The Jacaranda Tree


Old City Jacaranda tree 2


I write this on a cool Jerusalem morning in my apartment on Naomi Street. It’s hard to believe I have been here almost a week, because the intense experiences of sights, sounds, encounters, lectures make it seem much longer. As we work together I try also to connect with the group of students, 12 from Lund and 5 from Karlstad University, who came with their teacher, bishop to be, Sören Dalevi. Among the group we count one Norwegian, one Dutch, and one Italian student.  Last night we went to Beit Jala, a mostly Christian Palestinian town near Bethlehem, all of us in a bus through the checkpoint and were hosted by a Palestinian Christian who fed us and spoke to us.  Today we will listen to the story of Abraham in the Qur’an and a feminist perspective on Qur’anic Hermeneutics.  Tension is high everywhere, in this city and around it, not only between Israelis and Palestinians but also Christians and Muslims.

On Saturday Dr. Tina Blomquist of the Jerusalem Center for Jewish-Christian relations led us through the Armenian, Jewish and Christian Quarters of the Old City, about half an hour’s walk from my apartment.  We began on top of the Tower of David, the museum of the history of Jerusalem, looking west toward Al Aqsa Mosque and beyond it the hills. As we looked out on the buildings and churches jam-packed together, the crowds of people, I noticed a flash of bright blue down below, so much in the distance that my camera barely caught it.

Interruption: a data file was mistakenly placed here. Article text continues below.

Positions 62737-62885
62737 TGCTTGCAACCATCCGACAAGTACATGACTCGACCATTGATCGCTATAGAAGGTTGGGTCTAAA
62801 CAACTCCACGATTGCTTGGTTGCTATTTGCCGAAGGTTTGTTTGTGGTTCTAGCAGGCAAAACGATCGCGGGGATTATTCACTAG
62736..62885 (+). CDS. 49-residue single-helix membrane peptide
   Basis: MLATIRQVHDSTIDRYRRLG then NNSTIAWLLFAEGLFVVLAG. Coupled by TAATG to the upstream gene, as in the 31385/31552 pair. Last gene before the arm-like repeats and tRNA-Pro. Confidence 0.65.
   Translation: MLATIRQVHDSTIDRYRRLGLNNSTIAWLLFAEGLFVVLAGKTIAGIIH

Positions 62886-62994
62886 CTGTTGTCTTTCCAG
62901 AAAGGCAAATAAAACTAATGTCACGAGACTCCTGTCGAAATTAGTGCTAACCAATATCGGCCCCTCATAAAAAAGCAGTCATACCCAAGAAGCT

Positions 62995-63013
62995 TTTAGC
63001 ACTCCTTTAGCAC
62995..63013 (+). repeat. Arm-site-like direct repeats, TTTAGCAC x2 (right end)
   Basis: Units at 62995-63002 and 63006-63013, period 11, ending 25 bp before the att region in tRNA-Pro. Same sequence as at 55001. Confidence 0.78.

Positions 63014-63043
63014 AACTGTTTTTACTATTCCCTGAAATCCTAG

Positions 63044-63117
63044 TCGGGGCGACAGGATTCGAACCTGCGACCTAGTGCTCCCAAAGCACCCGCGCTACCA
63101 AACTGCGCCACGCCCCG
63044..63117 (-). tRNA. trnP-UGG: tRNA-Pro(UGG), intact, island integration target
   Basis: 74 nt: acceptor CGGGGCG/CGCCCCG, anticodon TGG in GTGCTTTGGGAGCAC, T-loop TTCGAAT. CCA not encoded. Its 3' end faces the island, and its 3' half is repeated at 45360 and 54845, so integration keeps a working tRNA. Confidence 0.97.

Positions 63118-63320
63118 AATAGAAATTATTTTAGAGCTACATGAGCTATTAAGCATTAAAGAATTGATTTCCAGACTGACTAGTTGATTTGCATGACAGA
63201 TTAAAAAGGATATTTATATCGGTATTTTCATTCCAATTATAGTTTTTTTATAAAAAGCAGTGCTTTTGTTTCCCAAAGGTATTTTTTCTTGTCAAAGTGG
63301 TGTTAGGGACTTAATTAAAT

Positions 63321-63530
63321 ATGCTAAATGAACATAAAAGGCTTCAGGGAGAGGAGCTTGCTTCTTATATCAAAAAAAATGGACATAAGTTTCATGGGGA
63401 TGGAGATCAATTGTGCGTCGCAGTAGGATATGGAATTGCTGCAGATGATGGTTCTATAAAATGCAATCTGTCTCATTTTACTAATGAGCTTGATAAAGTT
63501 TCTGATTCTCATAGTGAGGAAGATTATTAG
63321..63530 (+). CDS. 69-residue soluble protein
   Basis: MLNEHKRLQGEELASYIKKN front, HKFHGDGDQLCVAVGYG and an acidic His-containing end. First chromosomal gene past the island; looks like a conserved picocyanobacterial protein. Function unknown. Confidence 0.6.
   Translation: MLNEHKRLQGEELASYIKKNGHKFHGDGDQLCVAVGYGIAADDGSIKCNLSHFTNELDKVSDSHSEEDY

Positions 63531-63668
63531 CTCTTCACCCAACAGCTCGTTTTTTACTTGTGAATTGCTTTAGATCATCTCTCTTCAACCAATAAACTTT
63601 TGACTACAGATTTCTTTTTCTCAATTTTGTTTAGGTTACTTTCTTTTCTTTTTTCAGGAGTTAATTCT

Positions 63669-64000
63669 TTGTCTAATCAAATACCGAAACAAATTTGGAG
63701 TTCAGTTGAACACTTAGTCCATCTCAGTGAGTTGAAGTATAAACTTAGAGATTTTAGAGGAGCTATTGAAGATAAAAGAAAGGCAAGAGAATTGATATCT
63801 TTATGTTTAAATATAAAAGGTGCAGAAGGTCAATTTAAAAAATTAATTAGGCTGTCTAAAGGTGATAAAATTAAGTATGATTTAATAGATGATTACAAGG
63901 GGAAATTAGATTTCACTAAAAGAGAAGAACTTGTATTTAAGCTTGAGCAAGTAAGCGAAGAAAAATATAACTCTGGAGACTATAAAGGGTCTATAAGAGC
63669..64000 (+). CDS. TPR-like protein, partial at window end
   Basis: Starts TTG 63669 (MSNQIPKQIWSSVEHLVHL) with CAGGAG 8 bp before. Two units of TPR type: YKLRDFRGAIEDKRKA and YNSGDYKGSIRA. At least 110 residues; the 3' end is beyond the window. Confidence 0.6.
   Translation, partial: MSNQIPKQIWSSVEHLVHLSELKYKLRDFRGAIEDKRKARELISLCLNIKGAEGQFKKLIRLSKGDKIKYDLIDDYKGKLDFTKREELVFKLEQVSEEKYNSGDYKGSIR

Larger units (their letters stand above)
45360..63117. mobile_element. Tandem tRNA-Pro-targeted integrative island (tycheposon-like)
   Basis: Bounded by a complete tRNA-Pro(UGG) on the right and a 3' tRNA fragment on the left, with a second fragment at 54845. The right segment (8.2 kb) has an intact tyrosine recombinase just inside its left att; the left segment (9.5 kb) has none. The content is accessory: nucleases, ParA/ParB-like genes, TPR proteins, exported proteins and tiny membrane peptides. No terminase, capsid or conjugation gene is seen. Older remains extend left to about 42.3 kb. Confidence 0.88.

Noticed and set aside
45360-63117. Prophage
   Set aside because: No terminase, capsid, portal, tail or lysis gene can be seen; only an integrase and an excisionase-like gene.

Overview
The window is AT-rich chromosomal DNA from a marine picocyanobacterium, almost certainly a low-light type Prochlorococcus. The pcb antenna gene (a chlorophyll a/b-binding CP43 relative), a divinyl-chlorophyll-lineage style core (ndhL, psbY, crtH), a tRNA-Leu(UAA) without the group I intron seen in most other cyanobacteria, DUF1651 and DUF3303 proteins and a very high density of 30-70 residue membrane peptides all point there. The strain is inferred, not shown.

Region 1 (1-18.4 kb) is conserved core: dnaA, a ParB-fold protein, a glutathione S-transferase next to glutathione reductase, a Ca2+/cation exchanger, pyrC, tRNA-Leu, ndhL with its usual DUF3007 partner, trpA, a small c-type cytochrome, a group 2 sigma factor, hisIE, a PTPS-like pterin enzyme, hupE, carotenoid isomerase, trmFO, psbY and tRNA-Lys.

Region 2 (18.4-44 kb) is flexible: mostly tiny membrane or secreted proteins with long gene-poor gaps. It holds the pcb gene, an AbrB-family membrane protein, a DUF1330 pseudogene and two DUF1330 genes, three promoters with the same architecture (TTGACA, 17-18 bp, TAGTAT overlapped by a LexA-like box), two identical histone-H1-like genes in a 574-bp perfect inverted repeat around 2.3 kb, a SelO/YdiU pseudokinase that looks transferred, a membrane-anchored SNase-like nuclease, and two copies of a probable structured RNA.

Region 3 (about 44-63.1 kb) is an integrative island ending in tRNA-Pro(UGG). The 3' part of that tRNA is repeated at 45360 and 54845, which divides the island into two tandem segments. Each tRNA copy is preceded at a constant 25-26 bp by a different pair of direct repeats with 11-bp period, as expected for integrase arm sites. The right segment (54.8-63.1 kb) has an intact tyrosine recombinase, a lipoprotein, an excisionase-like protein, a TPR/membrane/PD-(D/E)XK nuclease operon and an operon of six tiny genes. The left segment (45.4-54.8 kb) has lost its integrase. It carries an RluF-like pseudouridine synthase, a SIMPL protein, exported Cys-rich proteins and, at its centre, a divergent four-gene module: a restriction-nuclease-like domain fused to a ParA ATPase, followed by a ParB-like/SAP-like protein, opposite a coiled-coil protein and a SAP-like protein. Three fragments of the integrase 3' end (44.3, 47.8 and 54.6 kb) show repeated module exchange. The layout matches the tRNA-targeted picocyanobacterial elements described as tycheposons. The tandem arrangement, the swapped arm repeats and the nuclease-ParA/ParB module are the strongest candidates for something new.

View from David's Tower toward Church of the Redeemer Jerusalem 5-7-16David's Tower Old City Jerusalem 5-7-16View from David's tower toward Gethsemane and Mt of Olives Old City Jerusalem 5-7-16

We walked for hours, first in the Armenian, then the Jewish Quarter, ending near the Church of the Holy Sepulcher. On the way there  we came upon the blue vision we had seen earlier, which turned out to be a huge Jacaranda Tree.  There were many impressive sights we encountered that day: remains of Roman times far below the current street level, the convent and community of the Armenians, with its hushed courtyard, Helena ‘s Cistern at the Church of the Holy Sepulcher, where I sang Hava Nashira into the echoing space, the Western Wall where we prayed. Yet in my mind shines the Jacaranda tree in all its incongruous beauty, serene and tall amid the cacophony of human presence.

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